By Midge Pierce
As residents of Eastmoreland celebrate the preservation of three majestic sequoias in their neighborhood, a mile away, Richmond neighbors continue their vigil beside two Douglas Firs left standing on a corner lot that until recently boasted a large walnut, a sister fir and a stand of fruit-bearing and flowering trees.
They have vowed to continue weekly rallies, night patrols, human chains and wrap-around signage until the property owner agrees to preserve the remaining trees.
Developer Vic Remmers confirms that he will build two of his Everett homes on the site. He says it may be several weeks before he makes a decision whether to keep or fell the Doug Firs.
Trees that have grown beyond what he terms “their expected space for a city lot,” often need to be removed, he says.
“I can honestly tell you, we’d love to keep these trees,” he writes, adding that the final decision will be based on arborist recommendations, setbacks, utility locations and the “bottom line”.
“As builders,” he said. “we must encourage a comprehensive discussion of infill and not cherry- pick a series of items to appease a vocal minority.”
On an end of summer day, shade from the Doug Firs extends across 41st. St. and halfway down a block of Clinton St., passions run high among residents.
“How dare he ruin our neighborhood,” a Richmond resident says. “Money can not replace these. The trees he cuts purify our air, cool the city and cut down noise pollution.”
“The heat and noise level are already increasing because of the trees that were removed,” says another. “A five-minute old newly-planted tree won’t suck up carbon monoxide.”
Bystander Jeff Evans says it’s pocket change for developers to pay $1200 per tree for permits to saw them down. “The city has a double standard that makes it easy for developers to remove trees but for homeowners …the cost of removing trees is prohibitive.”
At a Saturday rally, Paul Steele calls on his neighbors to lobby City Hall for code changes. “Trees have worth way beyond what the City is calculating,” he says, explaining that the City set out to simplify a complex code which is now having dire, unintended consequences.
“Developers cram as much as they can onto a lot to make more money,” adds Richard Weber who saw a stand of large trees felled by a developer near his home. “It’s extreme avarice.”
The speakers yield the sidewalk to several children. Eleven-year old Declan Ferranti explained how Douglas firs were a favored wildlife habitat. “These trees are animals’ homes. The squirrels, birds and bugs came before us. They need houses too.”
Several neighbors acknowledge that if a house is in bad shape it may need to be demolished. “I’m not against infill if it’s viable and respectful,” says one. “But it’s the way they come down that upsets me. I watched as the walls, concrete, and appliances all got mushed together here.”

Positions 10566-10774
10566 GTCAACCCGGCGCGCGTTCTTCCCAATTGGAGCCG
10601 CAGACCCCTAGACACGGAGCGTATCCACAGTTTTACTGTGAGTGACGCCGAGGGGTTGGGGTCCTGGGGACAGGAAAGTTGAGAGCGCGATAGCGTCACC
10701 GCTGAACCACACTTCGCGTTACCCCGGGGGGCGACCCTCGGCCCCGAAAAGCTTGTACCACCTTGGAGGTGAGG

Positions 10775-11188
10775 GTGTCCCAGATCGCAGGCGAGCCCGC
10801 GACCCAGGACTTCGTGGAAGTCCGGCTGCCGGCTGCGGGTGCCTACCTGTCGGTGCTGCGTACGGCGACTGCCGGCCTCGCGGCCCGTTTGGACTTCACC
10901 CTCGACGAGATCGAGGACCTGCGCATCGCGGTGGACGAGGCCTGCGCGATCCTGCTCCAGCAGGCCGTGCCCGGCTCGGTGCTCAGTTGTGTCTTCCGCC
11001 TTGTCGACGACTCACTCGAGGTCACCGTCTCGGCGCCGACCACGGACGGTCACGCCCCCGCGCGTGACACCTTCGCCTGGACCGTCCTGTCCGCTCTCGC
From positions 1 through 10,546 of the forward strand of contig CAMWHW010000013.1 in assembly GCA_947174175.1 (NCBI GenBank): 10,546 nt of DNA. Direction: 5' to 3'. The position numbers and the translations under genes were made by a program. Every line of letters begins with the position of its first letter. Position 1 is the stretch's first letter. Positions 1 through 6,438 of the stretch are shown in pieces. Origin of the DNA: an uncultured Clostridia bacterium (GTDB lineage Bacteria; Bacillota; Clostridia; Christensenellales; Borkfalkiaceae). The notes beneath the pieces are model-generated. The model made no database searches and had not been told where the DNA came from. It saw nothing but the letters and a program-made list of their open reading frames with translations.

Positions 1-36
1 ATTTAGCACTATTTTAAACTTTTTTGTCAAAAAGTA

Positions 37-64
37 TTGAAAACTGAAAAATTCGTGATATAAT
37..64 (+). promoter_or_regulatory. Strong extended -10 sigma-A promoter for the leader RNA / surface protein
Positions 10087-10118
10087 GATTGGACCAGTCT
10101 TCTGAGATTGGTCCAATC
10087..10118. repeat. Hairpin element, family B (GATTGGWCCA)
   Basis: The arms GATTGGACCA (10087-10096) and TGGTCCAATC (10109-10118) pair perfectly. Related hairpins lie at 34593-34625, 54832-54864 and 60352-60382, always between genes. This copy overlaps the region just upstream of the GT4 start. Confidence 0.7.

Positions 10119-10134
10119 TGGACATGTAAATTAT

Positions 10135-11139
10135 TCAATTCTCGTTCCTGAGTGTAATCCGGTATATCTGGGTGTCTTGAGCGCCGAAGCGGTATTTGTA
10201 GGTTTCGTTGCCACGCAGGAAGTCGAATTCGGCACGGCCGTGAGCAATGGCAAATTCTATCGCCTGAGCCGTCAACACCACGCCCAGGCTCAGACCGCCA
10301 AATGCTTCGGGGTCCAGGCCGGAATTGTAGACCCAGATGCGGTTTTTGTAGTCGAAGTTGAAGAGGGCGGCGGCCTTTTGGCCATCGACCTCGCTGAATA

For his part, Remmers claims to be a proponent of deconstruction – his website boasts an 85% deconstruction rate. “When a property requires a tear-down, we donate the entire house to the ReBuilding Center’s DeConstruction Services.”
He claims that 50 – 80% of demolition material is sorted and re-used.
A witness doesn’t buy it. “He claims to support deconstruction. Yet his trucks come in and crush everything in sight.”
A purpose of the weekly rallies is to brainstorm solutions to tree removals. Proposals have ranged from taking pledges not to sell to developers to buying back the permits issued for tree removals.
Buying properties outright is rarely an option. Clinton Street neighbors lament that they lack the resources that enabled Eastmoreland residents to save their trees.
The tree code was recently revised, but more revisions may be all that lie between bulldozers and threatened trees. At minimum, however, it would take months, if not years, to implement. (The problematic code adopted in 2011 was not implemented until 2015.)
While Remmers calls the code one of the most rigorous in the nation, residents are shocked at how easy it is for developers to extract trees.
If a developer demolishes a house, and is approved for a new building permit, no urban forestry permit is required. The same is not true for a remodel of a home. Any time a homeowner “disturbs ground around their house” an urban forester is required to approve, or disallow tree removal.
At this writing, the standoff continues with Remmers who says that hate and anger directed at developers is not going to make a difference. Instead, he insists, citizens should direct complaints to City representatives.
Remmers is a member of the Mayor’s recently appointed Residential Infill Stakeholder Advisory Committee. He is also seemingly part of a construction dynasty that includes Remmer cousin Dennis Sackhoff of Sackhoff Development (famed for big box commercial developments with little or no parking along SE commercial corridors) and suburbia’s Arbor Homes founded by Remmers father Wally.
Remmers points to the hundred of jobs Everett Custom Homes provides. “Good paying jobs,” he says.
Meanwhile, odes pile up in front of the massive carcasses of doomed trees throughout town.